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Rantings, thoughts, diatribe. Anything that captures my interest and hangs around long enough to capture on a keyboard.

Friday, 15 January 2010

'Till Death Do Us Part

I think about death regularly. I think about my death and how I would like it to be. I think about my husband's death, my family members, my friends. I think about what it might be like to die and how it might feel. If I am thinking about the death of someone close to me, I wonder how I will feel once they have shifted off this mortal coil and I am left without their presence in my life.

My husband thinks I am obsessed. Whenever I bring up the topic he rolls his eyes and groans. Our death talks have become a comedy double act.

I don't know what his problem is. Life and death are a complete package. In one hand you hold life, and in the other - death. I might not even know you but there is one incontrovertible fact I do know about you. That you will die. It strikes me as strange that our society gives so much airtime to life and brushes death under the carpet.

Mind you I wasn't always of this opinion. I blame it on a Danish beatnik hippy called Ingvar who suggested that I read The Tibetan Book of Living and Dying.


It'll change your life, he said.

I was nineteen, still young and green. He was thirty two, had a cool leather jacket and had travelled the world so I presumed he knew what he was talking about. It turned out that he was right. Prior to that I hadn't given much thought to death. Afterwards I thought about it a hell of a lot more, meaning that I actually thought about it rather than ignoring it or holding it as apart from me. I realised that the great thing about acknowledging death is that it means you are also acknowledging life.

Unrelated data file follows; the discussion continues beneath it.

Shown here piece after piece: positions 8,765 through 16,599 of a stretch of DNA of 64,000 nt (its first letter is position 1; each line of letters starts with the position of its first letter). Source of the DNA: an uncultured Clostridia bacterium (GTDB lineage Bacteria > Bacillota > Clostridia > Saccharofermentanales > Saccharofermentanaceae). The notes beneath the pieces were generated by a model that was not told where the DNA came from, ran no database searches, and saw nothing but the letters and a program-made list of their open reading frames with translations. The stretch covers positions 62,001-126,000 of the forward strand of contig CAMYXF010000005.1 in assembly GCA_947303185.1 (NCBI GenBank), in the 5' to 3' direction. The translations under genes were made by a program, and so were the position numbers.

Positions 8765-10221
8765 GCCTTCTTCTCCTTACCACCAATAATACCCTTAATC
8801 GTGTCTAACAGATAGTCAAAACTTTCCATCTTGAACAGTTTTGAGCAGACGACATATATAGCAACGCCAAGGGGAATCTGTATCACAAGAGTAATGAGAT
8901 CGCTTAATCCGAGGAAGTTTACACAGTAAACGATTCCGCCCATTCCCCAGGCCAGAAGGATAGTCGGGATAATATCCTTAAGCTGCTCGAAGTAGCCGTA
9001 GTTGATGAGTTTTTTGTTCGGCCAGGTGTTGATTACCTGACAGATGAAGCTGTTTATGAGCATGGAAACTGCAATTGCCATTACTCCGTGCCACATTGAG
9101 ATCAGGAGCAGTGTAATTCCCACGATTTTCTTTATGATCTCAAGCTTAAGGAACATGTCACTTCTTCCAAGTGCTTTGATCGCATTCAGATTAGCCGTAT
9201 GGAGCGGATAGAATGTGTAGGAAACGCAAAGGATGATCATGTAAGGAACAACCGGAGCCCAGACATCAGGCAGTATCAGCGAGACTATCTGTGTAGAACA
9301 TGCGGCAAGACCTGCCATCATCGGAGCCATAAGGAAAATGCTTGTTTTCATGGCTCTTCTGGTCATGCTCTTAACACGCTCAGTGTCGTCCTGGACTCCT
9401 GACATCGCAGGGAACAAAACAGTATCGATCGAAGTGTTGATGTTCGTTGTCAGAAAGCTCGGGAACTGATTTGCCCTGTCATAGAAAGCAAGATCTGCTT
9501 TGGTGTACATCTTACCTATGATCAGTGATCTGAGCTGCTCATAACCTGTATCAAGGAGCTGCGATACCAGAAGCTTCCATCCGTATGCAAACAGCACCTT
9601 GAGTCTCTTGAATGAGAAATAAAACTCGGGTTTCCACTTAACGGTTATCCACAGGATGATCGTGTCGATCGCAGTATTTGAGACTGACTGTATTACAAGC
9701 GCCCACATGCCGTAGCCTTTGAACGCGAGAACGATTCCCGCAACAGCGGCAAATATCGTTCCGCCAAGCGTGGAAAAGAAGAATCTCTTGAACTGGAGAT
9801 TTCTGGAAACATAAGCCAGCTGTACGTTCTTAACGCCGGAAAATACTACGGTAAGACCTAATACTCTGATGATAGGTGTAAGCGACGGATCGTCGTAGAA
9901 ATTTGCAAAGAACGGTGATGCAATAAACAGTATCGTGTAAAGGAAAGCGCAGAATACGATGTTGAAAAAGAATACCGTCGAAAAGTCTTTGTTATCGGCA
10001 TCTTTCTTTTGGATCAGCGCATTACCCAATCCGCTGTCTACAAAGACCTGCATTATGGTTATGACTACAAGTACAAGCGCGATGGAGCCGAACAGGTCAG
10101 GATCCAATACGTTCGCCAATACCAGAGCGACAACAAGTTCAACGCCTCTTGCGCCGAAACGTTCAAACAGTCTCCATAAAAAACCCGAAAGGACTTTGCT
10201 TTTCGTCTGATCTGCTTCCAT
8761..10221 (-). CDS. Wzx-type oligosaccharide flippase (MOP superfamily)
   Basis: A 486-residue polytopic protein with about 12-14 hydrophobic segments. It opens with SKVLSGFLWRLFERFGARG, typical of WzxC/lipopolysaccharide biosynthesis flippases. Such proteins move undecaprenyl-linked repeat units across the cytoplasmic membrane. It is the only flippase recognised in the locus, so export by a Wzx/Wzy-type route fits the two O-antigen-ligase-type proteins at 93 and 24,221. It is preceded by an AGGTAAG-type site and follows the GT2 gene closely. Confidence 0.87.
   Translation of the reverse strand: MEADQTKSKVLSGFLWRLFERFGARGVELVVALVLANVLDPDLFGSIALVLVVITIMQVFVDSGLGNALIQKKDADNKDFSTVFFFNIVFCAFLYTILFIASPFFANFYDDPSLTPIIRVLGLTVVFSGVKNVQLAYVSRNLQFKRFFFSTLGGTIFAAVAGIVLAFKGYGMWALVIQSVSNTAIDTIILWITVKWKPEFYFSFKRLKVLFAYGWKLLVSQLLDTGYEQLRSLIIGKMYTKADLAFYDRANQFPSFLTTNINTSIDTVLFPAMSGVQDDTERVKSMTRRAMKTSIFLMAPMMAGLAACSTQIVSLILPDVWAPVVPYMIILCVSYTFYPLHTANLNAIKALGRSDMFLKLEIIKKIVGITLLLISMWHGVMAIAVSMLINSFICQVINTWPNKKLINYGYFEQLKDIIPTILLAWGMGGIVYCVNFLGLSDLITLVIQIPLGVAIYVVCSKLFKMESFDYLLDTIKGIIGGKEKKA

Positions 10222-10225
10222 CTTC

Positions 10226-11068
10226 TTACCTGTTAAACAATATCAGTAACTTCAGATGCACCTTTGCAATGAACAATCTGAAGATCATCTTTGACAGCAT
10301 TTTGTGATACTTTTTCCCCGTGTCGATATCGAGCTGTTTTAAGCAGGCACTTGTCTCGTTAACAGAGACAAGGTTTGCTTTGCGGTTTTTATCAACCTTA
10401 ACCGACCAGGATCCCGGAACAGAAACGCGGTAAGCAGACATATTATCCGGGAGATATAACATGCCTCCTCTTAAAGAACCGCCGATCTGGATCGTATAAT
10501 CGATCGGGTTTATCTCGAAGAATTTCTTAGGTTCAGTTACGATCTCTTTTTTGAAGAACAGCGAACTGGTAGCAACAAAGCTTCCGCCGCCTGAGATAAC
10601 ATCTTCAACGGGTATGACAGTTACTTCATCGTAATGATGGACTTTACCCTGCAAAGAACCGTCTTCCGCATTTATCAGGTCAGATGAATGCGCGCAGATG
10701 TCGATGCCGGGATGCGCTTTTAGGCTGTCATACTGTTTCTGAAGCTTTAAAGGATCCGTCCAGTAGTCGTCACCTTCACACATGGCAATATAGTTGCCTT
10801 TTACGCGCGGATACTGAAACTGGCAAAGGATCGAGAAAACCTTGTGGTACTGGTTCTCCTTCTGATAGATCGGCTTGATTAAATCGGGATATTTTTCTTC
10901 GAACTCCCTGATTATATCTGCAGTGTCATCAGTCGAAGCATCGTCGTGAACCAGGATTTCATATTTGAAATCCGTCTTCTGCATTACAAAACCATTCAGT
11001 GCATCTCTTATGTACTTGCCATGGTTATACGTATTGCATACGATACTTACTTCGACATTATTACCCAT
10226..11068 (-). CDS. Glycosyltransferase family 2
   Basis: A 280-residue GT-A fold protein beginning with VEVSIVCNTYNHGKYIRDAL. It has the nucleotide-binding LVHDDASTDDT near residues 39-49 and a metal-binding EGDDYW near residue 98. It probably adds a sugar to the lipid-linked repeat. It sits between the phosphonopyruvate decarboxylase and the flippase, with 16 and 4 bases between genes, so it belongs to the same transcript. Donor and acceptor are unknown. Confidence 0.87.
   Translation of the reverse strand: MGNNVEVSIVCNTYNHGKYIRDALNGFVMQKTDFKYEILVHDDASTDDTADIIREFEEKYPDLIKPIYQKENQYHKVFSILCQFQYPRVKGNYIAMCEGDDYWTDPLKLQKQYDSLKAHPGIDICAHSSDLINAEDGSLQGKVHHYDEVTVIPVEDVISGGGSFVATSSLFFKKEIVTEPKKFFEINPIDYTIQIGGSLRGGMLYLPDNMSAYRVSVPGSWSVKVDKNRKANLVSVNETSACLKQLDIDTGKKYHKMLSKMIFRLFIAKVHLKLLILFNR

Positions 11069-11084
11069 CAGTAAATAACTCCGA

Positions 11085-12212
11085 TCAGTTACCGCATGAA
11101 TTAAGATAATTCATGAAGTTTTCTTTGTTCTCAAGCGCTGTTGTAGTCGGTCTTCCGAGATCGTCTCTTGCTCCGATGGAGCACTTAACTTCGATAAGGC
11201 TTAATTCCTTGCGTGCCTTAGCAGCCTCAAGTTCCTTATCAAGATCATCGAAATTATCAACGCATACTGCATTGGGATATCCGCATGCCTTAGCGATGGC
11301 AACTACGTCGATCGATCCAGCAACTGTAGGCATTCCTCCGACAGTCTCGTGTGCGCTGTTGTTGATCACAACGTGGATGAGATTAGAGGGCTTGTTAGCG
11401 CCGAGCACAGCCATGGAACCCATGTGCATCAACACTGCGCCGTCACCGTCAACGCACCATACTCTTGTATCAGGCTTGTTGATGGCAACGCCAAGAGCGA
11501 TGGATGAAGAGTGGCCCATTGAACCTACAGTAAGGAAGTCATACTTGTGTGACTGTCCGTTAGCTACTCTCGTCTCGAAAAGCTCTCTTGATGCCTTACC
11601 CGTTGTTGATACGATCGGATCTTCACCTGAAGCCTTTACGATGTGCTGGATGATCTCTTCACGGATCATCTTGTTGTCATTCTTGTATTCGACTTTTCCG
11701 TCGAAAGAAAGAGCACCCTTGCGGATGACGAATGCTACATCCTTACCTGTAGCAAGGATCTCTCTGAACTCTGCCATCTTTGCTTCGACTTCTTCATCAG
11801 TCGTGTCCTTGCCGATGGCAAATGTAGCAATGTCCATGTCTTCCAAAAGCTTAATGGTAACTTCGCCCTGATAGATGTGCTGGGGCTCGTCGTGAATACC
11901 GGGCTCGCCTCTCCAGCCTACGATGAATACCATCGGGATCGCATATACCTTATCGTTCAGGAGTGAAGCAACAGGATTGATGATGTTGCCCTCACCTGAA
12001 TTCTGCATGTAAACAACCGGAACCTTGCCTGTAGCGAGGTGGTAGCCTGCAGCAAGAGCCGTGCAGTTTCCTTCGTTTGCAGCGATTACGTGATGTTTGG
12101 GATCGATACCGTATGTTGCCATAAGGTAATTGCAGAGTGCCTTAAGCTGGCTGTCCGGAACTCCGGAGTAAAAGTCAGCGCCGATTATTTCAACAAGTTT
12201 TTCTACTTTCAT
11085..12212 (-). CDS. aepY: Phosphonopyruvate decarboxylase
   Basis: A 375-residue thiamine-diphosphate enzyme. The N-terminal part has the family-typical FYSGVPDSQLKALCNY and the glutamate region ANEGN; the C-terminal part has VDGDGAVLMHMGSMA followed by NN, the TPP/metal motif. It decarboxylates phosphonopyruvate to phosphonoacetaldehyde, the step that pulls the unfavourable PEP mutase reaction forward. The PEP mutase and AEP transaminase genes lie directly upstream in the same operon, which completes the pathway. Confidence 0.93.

Lately death has been in my thoughts even more than usual. One of the closest people to me on this Earth has recently diagnosed with cancer. The prognosis is good and I am not expecting him to cark it any time soon. What he has to endure though is six months of chemotherapy and some major life shifts. Having to reflect on his mortality has made me examine what I would sacrifice in order to assist him in the road back to health. What is the fight I am prepared to put up on his behalf?

The answer has surprised me. But what a lovely surprise for both of us. It turns out that our friendship is as strong as I always suspected.

Nothing like a bit of death on the horizon to find out what's important to you in life.
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